By Jake Donovan
Seth Mitchell was barely a few minutes removed from his first official loss – a 2nd round stoppage against underdog Johnathon Banks last November – when discussion had already begun regarding his next fight. Reality hadn’t even fully set in, but he was alert enough to know that what just happened needed to be immediately corrected.
The former high school and college football standout gets a chance to avenge that loss when he and Banks collide again on February 16. The rest of the particulars are the same – once again taking place at the Boardwalk Hall in Atlantic City, serving as the televised chief support of an HBO show headlined by unbeaten lightweight titlist Adrien Broner.
The only two things that have changed are the date and the fact that the pride of Brandywine, Marlyand is no longer unbeaten.
“I like to be where the stakes are high,” Mitchell (25-1-1, 19KO) insisted when asked why he chose to pursue an immediate rematch. “The first thing I did when I got back to the dressing room, I turned to (adviser) Al Haymon and I asked, ‘How much did this set me back and when can I get a rematch.’
“I feel that I can beat Johnathon Banks. I’d be lying if (I said) I didn’t know it’s a vital fight, a loss that can set me back. I’m learning and I’m focused. I’m set to win the rematch.”
The desire to conquer Banks isn’t so much revenge, but for the opportunity to return to the same point where his career was prior to last November.
“I want to remove that bad taste out of my mouth,” Mitchell clarifies. “This is what I do to support my family. I have to continue to win. I wouldn’t necessarily say that it’s redemption. I don’t get too high off the praise and get too down on the criticism. I believe in myself. He believes in himself and I believe in Seth Mitchell. I want to right this wrong. That’s what I want to do.”
Mitchell – now just five years in the pro ranks after a relatively brief amateur career - was being groomed as a future star in a heavyweight division currently devoid of any American fighters threatening to reclaim the top spot anytime soon.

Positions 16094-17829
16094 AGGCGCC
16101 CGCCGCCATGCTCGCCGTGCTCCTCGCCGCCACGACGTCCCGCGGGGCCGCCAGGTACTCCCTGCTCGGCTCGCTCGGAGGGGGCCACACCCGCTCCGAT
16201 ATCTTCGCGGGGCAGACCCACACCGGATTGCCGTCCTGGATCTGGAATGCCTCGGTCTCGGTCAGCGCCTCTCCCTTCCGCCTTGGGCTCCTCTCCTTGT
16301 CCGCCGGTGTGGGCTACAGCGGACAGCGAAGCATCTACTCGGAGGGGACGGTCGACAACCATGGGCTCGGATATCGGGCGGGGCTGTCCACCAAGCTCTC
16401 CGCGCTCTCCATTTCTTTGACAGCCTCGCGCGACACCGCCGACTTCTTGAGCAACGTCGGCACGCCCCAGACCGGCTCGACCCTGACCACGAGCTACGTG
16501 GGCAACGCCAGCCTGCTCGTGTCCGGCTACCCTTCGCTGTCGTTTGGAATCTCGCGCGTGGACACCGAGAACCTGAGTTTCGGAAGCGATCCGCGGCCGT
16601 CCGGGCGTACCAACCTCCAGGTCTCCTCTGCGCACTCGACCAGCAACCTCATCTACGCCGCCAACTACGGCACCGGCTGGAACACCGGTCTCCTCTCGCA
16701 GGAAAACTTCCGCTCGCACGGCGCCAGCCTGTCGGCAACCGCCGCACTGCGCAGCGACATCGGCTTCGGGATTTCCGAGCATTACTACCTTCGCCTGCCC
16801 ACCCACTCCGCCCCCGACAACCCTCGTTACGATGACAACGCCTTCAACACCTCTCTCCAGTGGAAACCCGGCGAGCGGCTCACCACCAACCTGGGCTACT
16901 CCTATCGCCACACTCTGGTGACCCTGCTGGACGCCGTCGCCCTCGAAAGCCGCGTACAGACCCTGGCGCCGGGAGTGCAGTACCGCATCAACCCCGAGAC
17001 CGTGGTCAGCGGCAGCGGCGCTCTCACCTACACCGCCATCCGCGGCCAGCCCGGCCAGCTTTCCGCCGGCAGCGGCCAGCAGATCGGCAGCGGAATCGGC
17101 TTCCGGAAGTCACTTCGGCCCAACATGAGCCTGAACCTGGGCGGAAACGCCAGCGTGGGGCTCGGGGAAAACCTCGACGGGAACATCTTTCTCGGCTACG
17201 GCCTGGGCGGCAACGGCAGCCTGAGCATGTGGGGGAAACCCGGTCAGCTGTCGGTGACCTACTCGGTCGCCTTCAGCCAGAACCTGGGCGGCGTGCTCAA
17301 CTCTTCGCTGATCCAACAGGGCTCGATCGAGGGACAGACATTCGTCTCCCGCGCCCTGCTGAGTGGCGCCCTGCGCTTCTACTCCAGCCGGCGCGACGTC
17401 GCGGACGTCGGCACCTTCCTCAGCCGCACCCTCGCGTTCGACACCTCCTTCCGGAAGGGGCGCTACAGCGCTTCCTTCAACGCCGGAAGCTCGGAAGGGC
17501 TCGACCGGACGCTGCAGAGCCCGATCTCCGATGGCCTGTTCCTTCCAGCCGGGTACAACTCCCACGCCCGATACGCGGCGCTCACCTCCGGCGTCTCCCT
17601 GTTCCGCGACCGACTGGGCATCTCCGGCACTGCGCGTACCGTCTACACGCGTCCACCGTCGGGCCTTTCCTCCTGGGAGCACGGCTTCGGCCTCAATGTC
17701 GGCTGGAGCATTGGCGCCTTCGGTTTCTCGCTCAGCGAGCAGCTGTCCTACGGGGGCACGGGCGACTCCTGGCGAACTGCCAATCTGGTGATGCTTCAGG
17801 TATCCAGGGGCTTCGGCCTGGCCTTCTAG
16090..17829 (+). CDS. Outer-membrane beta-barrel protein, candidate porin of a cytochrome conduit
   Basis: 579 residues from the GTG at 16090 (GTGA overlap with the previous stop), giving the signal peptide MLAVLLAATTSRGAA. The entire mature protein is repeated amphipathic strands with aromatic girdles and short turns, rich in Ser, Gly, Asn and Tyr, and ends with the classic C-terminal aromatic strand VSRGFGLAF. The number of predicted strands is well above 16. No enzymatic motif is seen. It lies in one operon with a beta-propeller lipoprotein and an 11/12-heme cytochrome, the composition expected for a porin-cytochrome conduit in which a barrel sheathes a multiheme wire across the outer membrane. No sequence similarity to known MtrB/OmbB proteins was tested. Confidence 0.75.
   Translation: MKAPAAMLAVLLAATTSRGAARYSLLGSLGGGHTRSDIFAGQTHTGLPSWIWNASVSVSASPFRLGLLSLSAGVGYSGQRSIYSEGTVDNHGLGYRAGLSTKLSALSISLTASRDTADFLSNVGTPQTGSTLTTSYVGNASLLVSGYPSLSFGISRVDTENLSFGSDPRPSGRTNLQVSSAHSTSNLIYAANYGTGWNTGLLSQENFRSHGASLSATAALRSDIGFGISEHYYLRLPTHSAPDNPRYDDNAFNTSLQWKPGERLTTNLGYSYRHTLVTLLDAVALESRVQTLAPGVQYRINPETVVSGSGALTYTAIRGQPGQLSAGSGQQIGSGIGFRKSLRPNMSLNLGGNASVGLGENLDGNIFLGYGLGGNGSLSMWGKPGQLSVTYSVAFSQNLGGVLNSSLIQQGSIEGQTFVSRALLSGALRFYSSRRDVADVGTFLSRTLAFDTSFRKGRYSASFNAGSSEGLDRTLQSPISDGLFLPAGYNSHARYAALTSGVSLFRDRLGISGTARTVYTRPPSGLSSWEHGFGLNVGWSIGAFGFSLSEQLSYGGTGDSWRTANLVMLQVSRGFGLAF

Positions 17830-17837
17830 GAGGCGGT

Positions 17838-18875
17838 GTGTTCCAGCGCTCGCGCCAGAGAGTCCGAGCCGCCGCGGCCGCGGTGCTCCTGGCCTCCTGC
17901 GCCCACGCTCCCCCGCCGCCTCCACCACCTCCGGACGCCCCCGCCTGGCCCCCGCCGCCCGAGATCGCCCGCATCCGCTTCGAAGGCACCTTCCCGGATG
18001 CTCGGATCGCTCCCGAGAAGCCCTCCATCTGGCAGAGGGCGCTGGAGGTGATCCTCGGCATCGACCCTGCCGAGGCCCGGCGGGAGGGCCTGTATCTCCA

Suffering a knockout loss on the way up certainly doesn’t bolster Mitchell’s chances any in regards to public perception, especially at age 30 and with such a late introduction to the sport. Well aware of this fact, a rematch with Banks was a no-brainer.
“Seth Mitchell is the one who wanted this rematch,” points out Golden Boy President Oscar de la Hoya, Mitchell’s promoter. “It goes to show his character and willingness to take this fight. He was on the canvas, got back up and is willing to fight every fighter.”
Their first fight included a rematch clause, which Mitchell wasted no time in exercising. He also wasted no time in physical exercise, using the Thanksgiving holidays to get past the loss before returning to the gym and training through Christmas for what now serves as the biggest fight of his young career.
“It wasn’t hard at all (to recharge). I’ve never been out of the gym longer than three weeks. The loss was November 17; I was back in the gym December 1,” Mitchell reveals. “I never underestimate an opponent. I’m always training, I’m always in shape. We’ve focused on technical things and just learning. I’ve learned a lot from this fight. I think the fans will be a better Seth come February 16.”
Jake Donovan is the Managing Editor of Boxingscene.com. Follow Jake on Twitter: @JakeNDaBox